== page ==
Tennessee River System
The Tennessee River system covers 41,000 square miles, draining portions of sixty Tennessee counties and seven states. The Tennessee River is the largest tributary to the Ohio River and is its equal in water volume. From its mouth at Paducah, Kentucky, to the Virginia headwaters of its own longest tributary, the Holston, the Tennessee travels 1,100 miles, falling two thousand feet in elevation along the way.
The Holston River is the largest tributary to the Tennessee and includes the Watauga River within its drainage. The French Broad River meets the Holston at Knoxville after gathering the waters of the Pigeon and Nolichucky rivers. The Little Tennessee River joins the Tennessee at Lenoir City, and the Clinch River enters at Kingston; the Clinch and Powell confluence is now found at Norris Lake. Below Decatur, the Hiwassee River brings its waters and those of the Ocoee River to the Tennessee, and above South Pittsburg is the mouth of the Sequatchie River. The Flint and Elk Rivers enter in the great bend of the Tennessee, which flows through Alabama and the northeast corner of Mississippi. As the Tennessee River flows north through its western Tennessee valley, the Duck River (fed by the Buffalo River) joins south of New Johnsonville, and the Big Sandy River joins near Paris Landing. Continuing its way across western Kentucky, the Tennessee joins the Ohio River approximately 12 miles west of the Cumberland River confluence and 30 miles east of the union of the Ohio and Mississippi Rivers.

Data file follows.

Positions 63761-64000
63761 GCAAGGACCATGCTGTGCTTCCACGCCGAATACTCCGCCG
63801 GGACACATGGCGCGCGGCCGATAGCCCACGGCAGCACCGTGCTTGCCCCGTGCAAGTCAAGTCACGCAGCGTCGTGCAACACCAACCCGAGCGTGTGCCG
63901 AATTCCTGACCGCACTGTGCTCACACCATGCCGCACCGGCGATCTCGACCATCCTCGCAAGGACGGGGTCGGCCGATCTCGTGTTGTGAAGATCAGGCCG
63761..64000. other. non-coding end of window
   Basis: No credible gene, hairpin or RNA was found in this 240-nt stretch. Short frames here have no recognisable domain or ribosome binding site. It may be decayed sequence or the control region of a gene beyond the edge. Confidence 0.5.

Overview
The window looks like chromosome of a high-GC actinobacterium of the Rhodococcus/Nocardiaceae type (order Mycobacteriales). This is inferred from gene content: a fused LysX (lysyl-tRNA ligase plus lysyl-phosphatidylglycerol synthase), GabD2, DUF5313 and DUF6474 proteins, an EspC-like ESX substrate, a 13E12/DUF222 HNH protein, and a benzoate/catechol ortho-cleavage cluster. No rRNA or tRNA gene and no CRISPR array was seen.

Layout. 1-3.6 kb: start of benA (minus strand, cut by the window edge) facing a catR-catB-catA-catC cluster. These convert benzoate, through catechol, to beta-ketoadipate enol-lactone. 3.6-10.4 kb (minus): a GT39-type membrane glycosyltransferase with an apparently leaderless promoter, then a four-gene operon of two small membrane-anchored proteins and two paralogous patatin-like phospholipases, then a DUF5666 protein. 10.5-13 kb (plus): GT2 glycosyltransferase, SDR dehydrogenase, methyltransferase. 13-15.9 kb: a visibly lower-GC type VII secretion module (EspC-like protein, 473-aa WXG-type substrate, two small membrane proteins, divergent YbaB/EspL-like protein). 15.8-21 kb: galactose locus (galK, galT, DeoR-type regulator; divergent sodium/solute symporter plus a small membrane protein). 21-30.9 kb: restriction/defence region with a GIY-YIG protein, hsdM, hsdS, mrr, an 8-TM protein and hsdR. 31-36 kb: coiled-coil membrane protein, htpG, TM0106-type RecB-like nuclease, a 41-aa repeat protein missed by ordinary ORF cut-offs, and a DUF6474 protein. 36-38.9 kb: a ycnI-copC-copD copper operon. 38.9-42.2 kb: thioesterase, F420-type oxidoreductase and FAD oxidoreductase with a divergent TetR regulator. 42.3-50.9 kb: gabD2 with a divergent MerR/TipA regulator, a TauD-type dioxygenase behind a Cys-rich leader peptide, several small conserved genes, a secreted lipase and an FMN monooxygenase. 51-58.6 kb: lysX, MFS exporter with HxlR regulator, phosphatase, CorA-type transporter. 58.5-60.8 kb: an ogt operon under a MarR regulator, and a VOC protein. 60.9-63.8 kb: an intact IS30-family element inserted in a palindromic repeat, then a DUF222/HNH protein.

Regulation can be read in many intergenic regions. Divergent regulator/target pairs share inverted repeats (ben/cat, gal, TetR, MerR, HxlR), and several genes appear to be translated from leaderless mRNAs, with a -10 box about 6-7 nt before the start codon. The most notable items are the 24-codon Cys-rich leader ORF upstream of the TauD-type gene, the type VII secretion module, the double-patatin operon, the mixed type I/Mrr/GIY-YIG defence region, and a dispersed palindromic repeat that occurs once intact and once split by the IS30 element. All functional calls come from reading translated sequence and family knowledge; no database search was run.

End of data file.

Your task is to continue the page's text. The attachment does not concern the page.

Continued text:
The name of the Tennessee and the river’s origins have changed several times since Europeans first attempted to map its course. In the late 1600s, French maps showed the river as the “Caquinampo” or “Kasqui,” while early eighteenth-century maps used “Cussate,” “Hogohegee,” “Callamaco,” and “Acanseapi.” A British map of 1755 shows the Tennessee as the “River of the Cherakees,” the Little Tennessee as the “Tenassee or Satico,” and the Clinch as the “Pelisipi.” By the late 1700s, the main river was known as the Tennessee, and it was considered to begin at the mouth of the Little Tennessee. Through much of the 1800s, the confluence of the Clinch with the river was considered the start of the Tennessee. In 1889 the Tennessee General Assembly declared the upper limit of the Tennessee to be at Kingsport, but in 1890 a federal statute recognized the junction of the French Broad and Holston Rivers as the start of the Tennessee, a designation that still stands.